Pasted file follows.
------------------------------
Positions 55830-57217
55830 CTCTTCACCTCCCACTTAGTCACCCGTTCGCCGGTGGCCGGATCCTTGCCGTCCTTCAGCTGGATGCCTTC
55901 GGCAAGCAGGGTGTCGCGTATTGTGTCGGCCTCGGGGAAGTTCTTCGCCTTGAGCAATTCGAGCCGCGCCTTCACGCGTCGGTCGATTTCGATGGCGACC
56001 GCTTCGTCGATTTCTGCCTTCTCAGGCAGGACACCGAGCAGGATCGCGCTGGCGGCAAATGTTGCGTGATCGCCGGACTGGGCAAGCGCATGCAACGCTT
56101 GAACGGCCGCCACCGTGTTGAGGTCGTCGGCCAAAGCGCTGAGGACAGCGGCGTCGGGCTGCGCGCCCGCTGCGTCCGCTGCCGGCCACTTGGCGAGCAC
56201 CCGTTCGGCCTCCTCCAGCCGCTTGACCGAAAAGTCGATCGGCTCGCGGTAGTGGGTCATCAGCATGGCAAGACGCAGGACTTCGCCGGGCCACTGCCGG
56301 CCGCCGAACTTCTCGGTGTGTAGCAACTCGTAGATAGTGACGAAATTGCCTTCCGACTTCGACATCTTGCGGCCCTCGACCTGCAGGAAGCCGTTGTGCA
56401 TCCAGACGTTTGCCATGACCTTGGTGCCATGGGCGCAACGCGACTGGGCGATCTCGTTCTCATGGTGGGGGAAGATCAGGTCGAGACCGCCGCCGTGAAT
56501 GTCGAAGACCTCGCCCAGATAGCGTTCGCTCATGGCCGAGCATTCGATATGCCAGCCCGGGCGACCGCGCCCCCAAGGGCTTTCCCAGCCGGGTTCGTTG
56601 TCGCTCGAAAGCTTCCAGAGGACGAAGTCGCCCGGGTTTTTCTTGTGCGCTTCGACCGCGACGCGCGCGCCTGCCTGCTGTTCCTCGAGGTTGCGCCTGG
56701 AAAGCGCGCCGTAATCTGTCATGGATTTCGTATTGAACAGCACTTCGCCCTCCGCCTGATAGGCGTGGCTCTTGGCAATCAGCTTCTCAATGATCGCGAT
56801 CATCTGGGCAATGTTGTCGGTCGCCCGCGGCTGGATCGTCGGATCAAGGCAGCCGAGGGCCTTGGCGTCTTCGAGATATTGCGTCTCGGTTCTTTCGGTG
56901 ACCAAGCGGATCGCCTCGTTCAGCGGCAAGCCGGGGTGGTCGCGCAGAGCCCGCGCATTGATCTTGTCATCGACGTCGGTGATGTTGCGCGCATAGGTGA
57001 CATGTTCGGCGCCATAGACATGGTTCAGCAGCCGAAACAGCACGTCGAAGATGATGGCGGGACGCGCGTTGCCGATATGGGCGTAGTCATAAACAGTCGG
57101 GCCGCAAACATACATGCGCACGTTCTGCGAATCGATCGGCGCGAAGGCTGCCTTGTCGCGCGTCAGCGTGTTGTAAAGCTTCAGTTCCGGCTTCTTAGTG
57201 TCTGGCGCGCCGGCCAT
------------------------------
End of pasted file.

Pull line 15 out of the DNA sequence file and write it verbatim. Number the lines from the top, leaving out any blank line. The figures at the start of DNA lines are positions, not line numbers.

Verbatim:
57101 GCCGCAAACATACATGCGCACGTTCTGCGAATCGATCGGCGCGAAGGCTGCCTTGTCGCGCGTCAGCGTGTTGTAAAGCTTCAGTTCCGGCTTCTTAGTG